As a component to the Great Dismal Swamp project, I travelled to several surrounding communities and historical sites. As a geek who has always loved reading about the historic significance of the places I visit, having an opportunity to tell the story is very exciting for me!

Hand-dug canals

Deep Creek was a key stop for the lumber trade out of the Swamp. Located to the northeast of the boundaries of the refuge, the creek that also bears the name is connected to the Great Dismal Swamp Canal. The hand-dug canal is the oldest operating artificial waterway in the United States.

Outside the wildlife refuge, plenty of wildlife

The story of Deep Creek's most famous former resident, Moses Grandy, is very relevant. Born into slavery, he dug the surrounding canals, then commanded ships navigating them. He was ultimately able to buy freedom for himself and his family after several failed attempts. To avoid being recommitted to slavery, they moved to Boston where he published his autobiography and aided the abolitionist cause. The road named for him, Moses Grandy trail, intersects with George Washington Highway in the center of Deep Creek.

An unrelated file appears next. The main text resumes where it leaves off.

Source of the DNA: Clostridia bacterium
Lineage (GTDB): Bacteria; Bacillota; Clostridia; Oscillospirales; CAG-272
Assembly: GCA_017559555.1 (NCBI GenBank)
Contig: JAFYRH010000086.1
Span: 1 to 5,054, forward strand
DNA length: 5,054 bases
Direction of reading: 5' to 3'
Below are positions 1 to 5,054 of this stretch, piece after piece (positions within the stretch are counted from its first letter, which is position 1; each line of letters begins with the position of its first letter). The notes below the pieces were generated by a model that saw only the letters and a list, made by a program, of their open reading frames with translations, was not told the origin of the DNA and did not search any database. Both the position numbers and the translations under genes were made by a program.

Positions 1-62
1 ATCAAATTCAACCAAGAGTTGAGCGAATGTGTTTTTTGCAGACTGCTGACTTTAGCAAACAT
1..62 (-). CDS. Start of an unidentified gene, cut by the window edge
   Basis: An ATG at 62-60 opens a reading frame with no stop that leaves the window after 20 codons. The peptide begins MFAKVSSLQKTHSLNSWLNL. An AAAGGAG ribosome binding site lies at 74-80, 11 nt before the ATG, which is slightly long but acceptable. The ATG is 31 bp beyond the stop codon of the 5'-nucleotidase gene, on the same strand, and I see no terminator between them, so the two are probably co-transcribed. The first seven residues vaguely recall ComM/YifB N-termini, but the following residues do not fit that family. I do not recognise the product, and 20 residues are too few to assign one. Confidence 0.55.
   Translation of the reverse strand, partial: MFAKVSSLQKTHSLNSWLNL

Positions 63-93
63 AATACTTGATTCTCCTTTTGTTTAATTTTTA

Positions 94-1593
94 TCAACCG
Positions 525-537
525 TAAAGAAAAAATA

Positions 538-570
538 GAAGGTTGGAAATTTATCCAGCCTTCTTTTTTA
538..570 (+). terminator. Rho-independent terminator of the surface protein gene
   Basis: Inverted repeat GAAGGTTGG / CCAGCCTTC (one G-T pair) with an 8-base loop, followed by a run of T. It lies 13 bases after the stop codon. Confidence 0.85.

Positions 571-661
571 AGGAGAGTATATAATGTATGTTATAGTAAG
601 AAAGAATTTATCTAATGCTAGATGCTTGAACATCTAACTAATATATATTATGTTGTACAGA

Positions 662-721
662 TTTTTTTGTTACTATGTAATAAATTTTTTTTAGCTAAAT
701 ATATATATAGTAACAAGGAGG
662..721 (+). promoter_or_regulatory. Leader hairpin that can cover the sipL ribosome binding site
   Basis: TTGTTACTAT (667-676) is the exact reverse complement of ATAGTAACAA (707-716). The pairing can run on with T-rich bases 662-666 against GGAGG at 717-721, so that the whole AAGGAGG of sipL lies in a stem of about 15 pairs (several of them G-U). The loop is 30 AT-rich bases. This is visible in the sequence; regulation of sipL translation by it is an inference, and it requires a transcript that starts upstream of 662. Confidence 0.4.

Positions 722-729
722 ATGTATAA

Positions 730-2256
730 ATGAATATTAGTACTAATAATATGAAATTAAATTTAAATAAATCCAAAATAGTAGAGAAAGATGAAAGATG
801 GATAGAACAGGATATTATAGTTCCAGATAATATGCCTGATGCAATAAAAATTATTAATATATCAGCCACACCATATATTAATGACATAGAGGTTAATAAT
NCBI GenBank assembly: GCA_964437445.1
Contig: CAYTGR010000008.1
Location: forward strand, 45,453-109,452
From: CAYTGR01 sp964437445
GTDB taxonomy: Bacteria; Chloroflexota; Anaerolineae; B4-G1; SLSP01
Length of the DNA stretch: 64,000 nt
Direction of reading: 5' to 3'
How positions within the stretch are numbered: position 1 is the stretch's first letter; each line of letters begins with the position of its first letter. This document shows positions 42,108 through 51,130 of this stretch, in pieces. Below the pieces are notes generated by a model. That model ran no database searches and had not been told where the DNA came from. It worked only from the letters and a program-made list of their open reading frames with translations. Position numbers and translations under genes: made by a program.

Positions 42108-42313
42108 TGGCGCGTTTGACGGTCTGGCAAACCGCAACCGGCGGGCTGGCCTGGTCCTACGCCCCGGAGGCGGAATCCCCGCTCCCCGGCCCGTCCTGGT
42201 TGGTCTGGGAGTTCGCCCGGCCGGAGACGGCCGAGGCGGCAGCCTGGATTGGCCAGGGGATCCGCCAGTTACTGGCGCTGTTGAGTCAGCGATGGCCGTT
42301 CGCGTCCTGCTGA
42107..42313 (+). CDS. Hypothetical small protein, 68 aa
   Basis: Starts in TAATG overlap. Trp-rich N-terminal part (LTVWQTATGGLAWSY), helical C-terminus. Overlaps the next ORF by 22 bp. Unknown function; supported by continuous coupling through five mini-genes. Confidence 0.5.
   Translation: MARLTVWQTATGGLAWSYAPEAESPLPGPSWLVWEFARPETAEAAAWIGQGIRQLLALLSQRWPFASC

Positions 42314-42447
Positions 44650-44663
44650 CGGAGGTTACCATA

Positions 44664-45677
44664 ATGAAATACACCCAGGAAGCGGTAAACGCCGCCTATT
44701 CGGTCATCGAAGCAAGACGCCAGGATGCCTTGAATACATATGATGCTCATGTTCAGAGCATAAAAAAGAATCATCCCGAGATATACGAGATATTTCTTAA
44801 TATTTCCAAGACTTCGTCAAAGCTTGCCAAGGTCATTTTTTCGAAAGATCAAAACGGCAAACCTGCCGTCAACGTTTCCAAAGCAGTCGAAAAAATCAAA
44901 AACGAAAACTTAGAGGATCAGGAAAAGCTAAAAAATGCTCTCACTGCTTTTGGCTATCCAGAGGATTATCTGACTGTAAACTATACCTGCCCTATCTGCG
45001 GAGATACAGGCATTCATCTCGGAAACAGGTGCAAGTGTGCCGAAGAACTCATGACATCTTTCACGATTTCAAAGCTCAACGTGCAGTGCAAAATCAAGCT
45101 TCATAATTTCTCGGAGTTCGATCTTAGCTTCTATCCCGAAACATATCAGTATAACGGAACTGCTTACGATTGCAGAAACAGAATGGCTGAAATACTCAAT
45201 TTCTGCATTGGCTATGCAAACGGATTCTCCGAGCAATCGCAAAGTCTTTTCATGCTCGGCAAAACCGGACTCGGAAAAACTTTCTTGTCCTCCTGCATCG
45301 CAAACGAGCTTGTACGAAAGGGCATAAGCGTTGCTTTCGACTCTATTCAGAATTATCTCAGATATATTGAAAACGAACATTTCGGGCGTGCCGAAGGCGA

Some photos take themselves

Founded in 1876 by recently freed slaves, The Indian Woods Missionary Baptist Church in Bertie County, NC stands distinctly. Surrounded by plantations, the church is one of the oldest standing African American churches in North Carolina. It has undergone several renovations in its 150 years, but the cemetery to the east endures.
Established around 1902, the Cornland School educated many African American children around Deep Creek until 1952, despite its modest size. Built and maintained without any outside support, the scant details of this schoolhouse's history are still being discovered. It sat in obscurity until 2009, and now former students are currently trying to restore the site. Follow this link to the Cornland School Foundation's website for further information.

Restoration in progress

Deep Creek and its waterways

There are a few more photos from this project up on the north side of the James River. I'll share more at the end of the month.
Click here to check out the Wilderness Society's page on the swamp.
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